When the organizers of the Ohio Historical Society baseball team needed historic bats, they turned to player Charley Trudeau. They knew the woodworker who restored houses would have the equipment to make the replica wooden bats used in the historic league.
Before long, Trudeau was making bats for other teams and friends of friends. He decided in the late 1990s to make bats fulltime.
“Every time I’d make a few, more people wanted them,” he recalled. “I either needed to do bats or do houses. I decided to give bats a try.”
By 2000, he was approved to make wooden bats for Major League Baseball players.
How long did it take the business to develop a national presence?
During the 1999 season, I started getting calls from a minor-league player in the (Milwaukee) Brewers system. He hit well with the bat but it wasn’t major-league approved. During the off season, I contacted Major League Baseball and got approved for 2000.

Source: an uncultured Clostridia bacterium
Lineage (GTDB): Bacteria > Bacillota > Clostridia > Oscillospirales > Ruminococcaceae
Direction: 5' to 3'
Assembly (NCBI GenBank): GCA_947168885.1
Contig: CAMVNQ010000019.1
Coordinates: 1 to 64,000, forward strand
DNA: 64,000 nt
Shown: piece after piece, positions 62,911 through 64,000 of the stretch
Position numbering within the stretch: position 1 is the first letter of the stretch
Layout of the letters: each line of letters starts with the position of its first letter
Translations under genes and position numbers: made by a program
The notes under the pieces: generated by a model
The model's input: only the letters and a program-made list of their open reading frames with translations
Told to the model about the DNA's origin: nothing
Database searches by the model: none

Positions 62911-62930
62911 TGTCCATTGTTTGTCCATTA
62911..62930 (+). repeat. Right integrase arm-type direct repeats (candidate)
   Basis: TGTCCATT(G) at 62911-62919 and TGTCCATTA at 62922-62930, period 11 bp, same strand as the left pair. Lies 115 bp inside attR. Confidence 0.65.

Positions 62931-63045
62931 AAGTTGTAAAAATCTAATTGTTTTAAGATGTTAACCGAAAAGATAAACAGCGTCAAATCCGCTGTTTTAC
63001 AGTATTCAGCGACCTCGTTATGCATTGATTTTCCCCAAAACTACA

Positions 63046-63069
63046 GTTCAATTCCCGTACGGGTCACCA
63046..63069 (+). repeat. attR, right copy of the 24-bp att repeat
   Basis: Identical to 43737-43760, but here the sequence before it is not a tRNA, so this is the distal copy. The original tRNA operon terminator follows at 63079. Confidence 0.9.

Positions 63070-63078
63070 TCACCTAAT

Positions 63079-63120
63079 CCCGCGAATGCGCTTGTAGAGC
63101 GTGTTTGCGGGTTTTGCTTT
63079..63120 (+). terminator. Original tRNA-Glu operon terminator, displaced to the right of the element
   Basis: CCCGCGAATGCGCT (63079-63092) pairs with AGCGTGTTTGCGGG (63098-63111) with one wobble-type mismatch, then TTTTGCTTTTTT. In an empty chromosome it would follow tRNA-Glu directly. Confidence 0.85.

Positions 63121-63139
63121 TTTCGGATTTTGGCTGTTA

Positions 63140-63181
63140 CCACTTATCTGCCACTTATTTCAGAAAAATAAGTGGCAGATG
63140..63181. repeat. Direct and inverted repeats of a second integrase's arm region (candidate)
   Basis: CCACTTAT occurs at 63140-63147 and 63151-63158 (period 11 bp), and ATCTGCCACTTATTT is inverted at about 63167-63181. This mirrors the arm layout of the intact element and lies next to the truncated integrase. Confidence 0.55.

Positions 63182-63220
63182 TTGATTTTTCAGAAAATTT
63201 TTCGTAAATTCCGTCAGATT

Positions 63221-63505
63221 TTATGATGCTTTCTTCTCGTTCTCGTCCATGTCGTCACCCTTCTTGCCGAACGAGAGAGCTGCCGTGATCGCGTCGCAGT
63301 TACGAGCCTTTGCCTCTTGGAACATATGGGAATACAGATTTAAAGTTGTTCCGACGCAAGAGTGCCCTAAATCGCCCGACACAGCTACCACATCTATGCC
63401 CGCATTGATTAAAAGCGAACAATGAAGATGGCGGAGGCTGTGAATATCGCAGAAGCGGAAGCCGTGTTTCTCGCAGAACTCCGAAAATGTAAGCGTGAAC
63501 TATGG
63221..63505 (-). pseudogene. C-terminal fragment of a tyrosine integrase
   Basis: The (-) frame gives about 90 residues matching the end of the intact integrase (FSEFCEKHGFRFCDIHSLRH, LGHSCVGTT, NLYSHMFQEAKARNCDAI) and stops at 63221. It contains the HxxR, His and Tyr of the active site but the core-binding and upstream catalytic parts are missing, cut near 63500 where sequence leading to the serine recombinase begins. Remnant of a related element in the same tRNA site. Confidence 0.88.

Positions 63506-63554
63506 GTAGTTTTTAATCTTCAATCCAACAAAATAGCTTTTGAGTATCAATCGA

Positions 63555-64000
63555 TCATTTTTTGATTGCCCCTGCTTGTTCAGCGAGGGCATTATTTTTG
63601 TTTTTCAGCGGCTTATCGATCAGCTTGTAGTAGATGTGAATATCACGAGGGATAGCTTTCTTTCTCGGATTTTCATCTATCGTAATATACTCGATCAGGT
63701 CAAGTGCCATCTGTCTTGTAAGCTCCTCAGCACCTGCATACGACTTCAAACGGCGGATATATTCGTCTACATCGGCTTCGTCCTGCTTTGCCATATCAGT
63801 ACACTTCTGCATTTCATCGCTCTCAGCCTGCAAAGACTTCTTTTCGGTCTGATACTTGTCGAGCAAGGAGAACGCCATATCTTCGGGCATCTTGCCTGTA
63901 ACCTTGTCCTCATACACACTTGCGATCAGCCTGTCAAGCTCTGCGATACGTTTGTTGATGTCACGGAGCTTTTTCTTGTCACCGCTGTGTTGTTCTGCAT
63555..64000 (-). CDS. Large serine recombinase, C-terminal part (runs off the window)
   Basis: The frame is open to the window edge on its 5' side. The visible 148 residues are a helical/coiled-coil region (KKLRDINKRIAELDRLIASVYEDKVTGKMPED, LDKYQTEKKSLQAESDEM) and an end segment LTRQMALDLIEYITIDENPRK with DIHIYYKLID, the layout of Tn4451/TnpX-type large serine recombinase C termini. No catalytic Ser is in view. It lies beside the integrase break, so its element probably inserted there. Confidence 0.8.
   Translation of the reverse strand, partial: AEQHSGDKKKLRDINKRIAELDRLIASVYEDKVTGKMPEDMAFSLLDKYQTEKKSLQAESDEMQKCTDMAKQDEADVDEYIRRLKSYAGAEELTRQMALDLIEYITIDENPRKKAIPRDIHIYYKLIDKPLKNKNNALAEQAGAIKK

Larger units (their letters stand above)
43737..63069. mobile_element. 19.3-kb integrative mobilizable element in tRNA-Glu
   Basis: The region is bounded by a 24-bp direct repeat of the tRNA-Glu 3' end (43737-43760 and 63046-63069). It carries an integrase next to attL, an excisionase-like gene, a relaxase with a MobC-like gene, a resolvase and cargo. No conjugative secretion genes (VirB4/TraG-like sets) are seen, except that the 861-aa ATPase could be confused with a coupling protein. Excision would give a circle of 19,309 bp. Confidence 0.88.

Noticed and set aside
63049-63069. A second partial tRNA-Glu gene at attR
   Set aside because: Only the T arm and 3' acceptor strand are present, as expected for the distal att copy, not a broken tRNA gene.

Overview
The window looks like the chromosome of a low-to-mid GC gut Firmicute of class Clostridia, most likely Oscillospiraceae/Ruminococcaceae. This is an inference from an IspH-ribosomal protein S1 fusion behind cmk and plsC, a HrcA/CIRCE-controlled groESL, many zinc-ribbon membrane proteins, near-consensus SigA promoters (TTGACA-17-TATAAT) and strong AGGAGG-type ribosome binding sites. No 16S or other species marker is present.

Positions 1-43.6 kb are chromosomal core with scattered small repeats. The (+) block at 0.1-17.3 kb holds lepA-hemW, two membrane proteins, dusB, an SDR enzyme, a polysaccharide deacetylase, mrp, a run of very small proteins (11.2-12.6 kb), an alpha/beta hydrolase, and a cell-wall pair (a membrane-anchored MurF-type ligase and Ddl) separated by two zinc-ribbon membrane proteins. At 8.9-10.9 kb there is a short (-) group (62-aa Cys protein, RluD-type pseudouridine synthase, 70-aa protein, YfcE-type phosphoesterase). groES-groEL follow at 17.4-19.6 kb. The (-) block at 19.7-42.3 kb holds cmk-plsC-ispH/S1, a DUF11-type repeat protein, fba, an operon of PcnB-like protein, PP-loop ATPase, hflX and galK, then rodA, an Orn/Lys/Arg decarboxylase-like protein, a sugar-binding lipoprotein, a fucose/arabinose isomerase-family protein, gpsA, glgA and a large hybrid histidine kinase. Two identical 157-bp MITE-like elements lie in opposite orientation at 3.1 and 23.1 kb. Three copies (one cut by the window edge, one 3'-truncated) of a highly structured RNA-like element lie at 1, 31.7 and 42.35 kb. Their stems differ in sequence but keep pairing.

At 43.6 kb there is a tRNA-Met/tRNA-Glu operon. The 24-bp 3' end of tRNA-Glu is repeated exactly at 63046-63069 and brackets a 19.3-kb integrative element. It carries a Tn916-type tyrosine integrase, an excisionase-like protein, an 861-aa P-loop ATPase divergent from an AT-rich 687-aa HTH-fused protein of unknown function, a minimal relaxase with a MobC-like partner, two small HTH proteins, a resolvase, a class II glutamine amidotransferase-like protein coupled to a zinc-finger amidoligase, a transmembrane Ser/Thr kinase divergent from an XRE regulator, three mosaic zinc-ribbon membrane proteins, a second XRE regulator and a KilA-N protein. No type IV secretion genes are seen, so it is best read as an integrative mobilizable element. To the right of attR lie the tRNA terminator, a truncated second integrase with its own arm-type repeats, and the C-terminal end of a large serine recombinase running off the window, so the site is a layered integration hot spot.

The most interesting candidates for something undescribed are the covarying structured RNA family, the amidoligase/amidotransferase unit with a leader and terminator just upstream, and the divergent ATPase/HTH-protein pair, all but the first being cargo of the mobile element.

What did it take to get that approval?
Primarily you have to prove that you can make a good bat and that you can consistently make a good bat.
What are some exciting things that have happened to you because of the company?
I’ve met all sorts of players over the years — some famous, some not. It’s been exciting to meet ’em. I got to participate in the 150th anniversary celebration of baseball.
How do your bats differ from others on the market?
In two ways. It has to do with quality. If you don’t use good wood, you’ve got a crummy bat. We’re very selective on the wood we use. Once you have the right wood, you have to have the right person and the right equipment to make the best bat.
A lot of baseball bats are made out of ash. Will the spread of emerald ash borer impact the industry?
That’s a scary proposition. I don’t have a crystal ball but it’s likely that ash will cease to be a commonly available wood, and we’ll have to find something else to make bats out of — not just bats, but furniture and all kinds of things.
How did you select the name of your business?
The idea that the phoenix regenerates itself every 100 years and we were bringing back 100-year-old bats.